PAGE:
1. Two questions have been raised in this case: the first is whether there was a forfeiture of the defendant's tenancy by reason of certain statements made by him in a previous suit, and, secondly, whether there can be a forfeiture of a permanent tenure on the ground of disclaimer of the landlord's title.
2. Taking the second question first, we do not see any reason why a permanent tenure should not be determined by forfeiture. Section 111 of the Transfer of Property Act lays down that a lease of immoveable property determines in case the lessee renounces his character as such by setting up a title in a third person or by claiming title in himself; and the lessor does some act showing his intention to determine the lease.
3. The question was raised in the case of Kally Dass Ahiri v. Monmohini Dassee 24 C. 440: 1 C. W. N. 321: 12 Ind. Dec. (N. S.) 961. and it was held that a lease notwithstanding that it is permanent is liable to forfeiture under the provisions of the Transfer of Properly Act, if the tenant denies the title of the landlord. This case is referred to with approval by the Judicial Committee in the case of Abhiram Goswami v. Shyama Charan Nandi 4 Ind. Cas. 449: 10 C. L. J. 284: 36 C. 1603: 6 A. L. J. 857: 11 Bom. L. R. 1234: 36 I. A. 148: 14 C. W. N. 1: 19 M. L. J. 530 (P. C.). In dealing with the argument that a mokarari lease is tantamount to a conveyance in fee simple, their Lordships referred to the distinction between the two transactions, 'well pointed out' by Jenkins, J., in his judgment in Kally Dass's case 24 C. 440: 1 C. W. N. 321: 12 Ind. Dec. (N. S.) 961. and observed as follows: 'Because at the present day,' says the learned Judge, a conveyance in fee simple leaves nothing in the grantor, it does not follow that a lease in perpetuity here has any such result. The law of this country does undoubtedly allow of a lease in perpetuity.... A man who, being owner of land, grants a lease in perpetuity carves a subordinate interest out of his own, and does not annihilate his own interest. This result is to be inferred by the use of the word lease, which implies an interest still remaining in the lessor. He held, therefore, that, whether the Transfer of Property Act applied or not, such a lease is forfeitable, notwithstanding that it is permanent. In this opinion their Lordships concur.' There could thus be a forfeiture of a tenancy although it was a permanent tenure.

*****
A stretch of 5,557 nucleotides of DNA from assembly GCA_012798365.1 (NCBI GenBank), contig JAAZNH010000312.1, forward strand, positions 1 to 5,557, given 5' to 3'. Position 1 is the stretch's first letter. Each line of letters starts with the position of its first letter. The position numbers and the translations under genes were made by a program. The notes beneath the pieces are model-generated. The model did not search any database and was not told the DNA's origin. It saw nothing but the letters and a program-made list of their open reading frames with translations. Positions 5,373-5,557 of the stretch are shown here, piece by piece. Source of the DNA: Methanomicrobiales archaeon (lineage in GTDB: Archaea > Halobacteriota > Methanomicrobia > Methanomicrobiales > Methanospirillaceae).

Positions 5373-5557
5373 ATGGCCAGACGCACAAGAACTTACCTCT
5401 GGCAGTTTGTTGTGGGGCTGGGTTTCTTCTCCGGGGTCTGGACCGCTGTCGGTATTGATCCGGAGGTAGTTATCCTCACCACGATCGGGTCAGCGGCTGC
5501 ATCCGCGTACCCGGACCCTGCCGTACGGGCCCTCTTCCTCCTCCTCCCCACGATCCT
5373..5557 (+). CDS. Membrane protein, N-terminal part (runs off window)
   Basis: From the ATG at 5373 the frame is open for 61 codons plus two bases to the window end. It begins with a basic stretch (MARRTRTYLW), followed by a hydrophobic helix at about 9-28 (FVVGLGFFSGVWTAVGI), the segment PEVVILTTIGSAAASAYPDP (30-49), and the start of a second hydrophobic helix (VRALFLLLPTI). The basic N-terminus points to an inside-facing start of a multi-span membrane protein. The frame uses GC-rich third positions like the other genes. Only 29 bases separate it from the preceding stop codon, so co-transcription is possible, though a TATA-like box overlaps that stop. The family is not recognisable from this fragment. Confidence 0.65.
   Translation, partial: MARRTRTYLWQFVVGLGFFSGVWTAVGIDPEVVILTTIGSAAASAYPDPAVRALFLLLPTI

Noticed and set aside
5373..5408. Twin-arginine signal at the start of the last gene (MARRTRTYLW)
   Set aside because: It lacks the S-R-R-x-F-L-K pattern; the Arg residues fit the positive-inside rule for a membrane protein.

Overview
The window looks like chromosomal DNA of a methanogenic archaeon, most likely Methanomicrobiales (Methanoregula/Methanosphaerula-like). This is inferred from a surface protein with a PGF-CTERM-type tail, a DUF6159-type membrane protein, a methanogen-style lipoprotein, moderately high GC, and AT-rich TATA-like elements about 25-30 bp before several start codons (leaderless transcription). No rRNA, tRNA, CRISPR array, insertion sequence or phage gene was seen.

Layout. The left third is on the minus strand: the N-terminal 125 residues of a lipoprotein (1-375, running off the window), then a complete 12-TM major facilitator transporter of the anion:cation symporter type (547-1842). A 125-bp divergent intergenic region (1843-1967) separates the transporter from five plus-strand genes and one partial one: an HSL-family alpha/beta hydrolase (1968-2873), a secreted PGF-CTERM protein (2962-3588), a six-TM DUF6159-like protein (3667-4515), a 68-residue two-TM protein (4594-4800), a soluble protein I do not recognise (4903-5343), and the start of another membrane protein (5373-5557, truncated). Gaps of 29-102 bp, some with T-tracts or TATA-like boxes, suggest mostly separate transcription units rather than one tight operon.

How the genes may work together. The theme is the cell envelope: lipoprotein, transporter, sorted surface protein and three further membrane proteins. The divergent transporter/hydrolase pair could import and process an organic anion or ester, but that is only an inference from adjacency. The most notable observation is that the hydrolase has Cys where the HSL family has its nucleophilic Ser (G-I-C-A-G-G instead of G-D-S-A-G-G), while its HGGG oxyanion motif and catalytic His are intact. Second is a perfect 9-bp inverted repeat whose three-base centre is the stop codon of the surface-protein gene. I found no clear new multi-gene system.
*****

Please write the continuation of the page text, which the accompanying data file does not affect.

4. As regards the first question, it is contended before us that the statements made do not really amount to a disclaimer of the plaintiff's title. To, constitute a disclaimer, it must be the renunciation by a party of his character as tenant by setting up a title in a third person or by claiming title in himself. In the present case, it appears that the defendant, in his deposition in the suit for injunction for restraining him from transferring the property in dispute, stated: I had tamadi right to the disputed land. Then Mansur Ali granted patta on behalf of the heirs of Buzruk Ali.... I did not pay rent to anybody for the land in question.... The plaintiff did never get any rent from me.... lam not a tenant of the plaintiff in respect of the disputed basha land. I have said that the plaintiff has no right to the basha land. I cannot say what right the plaintiff has got now. I never paid rent to the heirs of Buzrak Ali. I only took a bandobast, I am not willing to pay rent to thorn; as I have a tamadi right to the land in question.'
5. It appears to us, on reading all the statements together, that they were not merely to the effect that he did not know what the plaintiff's rights were but that there was a clear assertion of the defendant's adverse title to the land. He starts with the statement that he had a tamadi right to the disputed land, and that afterwards Mansur Ali granted him a patta notwithstanding which he never paid any rent to anybody; and concludes by saying that he was not willing to pay rent because he had a tamadi right to the land. These statements have been taken by the Courts below to be an assertion of an adverse, titles so far as the proprietary fright is concerned, and not merely an assertion of adverse possession for a limited interest. We think that the Courts below are right in the view they have taken of the statements. We are accordingly of opinion that there was a forfeiture of the tenancy.
6. The appeal accordingly, fails and must be dismissed with costs.